At an international workshop this week about where NASA’s next Mars rover should land, most of the information comes from a prolific spacecraft that’s been orbiting Mars since 2006.
Mars scientists are wrestling with a problem. Ample evidence says ancient Mars was sometimes wet, with water flowing and pooling on the planet’s surface.
Thin, blade-like walls, some as tall as a 16-story building, dominate a previously undocumented network of intersecting ridges on Mars, found in images from NASA’s Mars Reconnaissance Orbiter.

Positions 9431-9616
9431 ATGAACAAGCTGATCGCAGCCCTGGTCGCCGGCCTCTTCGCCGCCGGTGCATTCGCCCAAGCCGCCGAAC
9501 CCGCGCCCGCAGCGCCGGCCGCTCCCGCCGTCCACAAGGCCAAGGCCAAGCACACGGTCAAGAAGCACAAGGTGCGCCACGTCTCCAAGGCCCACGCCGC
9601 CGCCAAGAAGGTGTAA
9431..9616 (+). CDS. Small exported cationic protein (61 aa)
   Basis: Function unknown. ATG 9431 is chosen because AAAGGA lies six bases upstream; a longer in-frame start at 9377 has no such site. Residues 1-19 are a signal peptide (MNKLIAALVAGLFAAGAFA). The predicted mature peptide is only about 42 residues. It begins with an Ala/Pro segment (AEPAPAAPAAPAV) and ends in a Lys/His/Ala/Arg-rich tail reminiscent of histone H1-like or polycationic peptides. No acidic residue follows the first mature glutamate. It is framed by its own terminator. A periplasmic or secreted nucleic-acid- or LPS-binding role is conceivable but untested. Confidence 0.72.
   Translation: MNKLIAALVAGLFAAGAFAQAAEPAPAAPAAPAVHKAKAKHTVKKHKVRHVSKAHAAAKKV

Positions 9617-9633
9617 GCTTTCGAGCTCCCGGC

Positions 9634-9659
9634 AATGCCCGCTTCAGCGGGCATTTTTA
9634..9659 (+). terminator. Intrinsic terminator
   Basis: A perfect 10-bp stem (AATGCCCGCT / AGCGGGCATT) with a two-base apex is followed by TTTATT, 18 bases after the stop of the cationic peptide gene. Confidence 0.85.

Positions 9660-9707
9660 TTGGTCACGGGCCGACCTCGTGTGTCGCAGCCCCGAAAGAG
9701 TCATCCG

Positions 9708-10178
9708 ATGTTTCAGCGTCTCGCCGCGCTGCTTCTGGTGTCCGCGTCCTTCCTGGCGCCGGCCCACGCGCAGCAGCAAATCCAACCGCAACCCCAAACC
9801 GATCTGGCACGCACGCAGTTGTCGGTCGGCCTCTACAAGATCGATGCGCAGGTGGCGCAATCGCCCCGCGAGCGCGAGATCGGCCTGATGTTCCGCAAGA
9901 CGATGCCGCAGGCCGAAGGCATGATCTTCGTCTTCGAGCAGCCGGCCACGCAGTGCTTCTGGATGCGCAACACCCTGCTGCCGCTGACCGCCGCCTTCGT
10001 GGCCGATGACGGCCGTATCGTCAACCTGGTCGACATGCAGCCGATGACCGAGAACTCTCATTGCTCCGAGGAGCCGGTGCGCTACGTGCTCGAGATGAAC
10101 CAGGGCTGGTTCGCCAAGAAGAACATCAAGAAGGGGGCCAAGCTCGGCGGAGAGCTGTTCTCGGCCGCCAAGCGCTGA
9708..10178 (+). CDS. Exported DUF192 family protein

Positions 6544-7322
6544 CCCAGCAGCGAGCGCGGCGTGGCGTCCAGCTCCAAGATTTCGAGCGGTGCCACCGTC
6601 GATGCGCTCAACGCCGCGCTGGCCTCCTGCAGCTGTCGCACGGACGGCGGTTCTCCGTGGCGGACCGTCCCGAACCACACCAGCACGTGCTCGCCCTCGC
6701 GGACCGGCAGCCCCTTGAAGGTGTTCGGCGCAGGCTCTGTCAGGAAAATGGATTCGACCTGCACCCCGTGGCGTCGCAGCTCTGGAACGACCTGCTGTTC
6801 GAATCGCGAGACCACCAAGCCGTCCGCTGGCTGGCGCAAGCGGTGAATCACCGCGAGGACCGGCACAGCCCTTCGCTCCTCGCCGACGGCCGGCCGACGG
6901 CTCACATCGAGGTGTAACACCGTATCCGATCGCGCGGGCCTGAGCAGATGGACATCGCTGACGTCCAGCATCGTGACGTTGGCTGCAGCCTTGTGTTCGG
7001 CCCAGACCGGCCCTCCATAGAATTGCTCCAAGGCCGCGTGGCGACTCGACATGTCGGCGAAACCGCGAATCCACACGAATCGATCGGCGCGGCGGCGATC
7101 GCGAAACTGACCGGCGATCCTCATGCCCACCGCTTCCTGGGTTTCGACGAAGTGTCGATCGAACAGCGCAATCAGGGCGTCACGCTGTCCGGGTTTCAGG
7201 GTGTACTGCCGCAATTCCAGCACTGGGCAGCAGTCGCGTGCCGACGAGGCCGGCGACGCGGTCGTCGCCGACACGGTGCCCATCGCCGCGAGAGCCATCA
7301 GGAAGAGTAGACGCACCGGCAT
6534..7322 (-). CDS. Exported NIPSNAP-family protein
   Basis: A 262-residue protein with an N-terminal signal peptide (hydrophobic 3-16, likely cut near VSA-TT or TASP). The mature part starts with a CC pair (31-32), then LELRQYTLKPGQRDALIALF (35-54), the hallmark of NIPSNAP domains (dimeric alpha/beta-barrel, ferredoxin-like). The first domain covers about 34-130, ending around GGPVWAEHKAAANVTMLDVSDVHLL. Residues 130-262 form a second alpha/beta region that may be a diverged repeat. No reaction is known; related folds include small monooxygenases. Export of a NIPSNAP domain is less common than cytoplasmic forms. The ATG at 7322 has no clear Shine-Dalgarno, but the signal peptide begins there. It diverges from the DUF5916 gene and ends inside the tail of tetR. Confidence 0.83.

Scientists used NASA’s Curiosity Mars rover in recent weeks to examine slabs of rock cross-hatched with shallow ridges that likely originated as cracks in drying mud.
This image of a well-preserved unnamed elliptical crater in Terra Sabaea, is illustrative of the complexity of ejecta deposits forming as a by-product of the impact process that shapes much of the surface of Mars.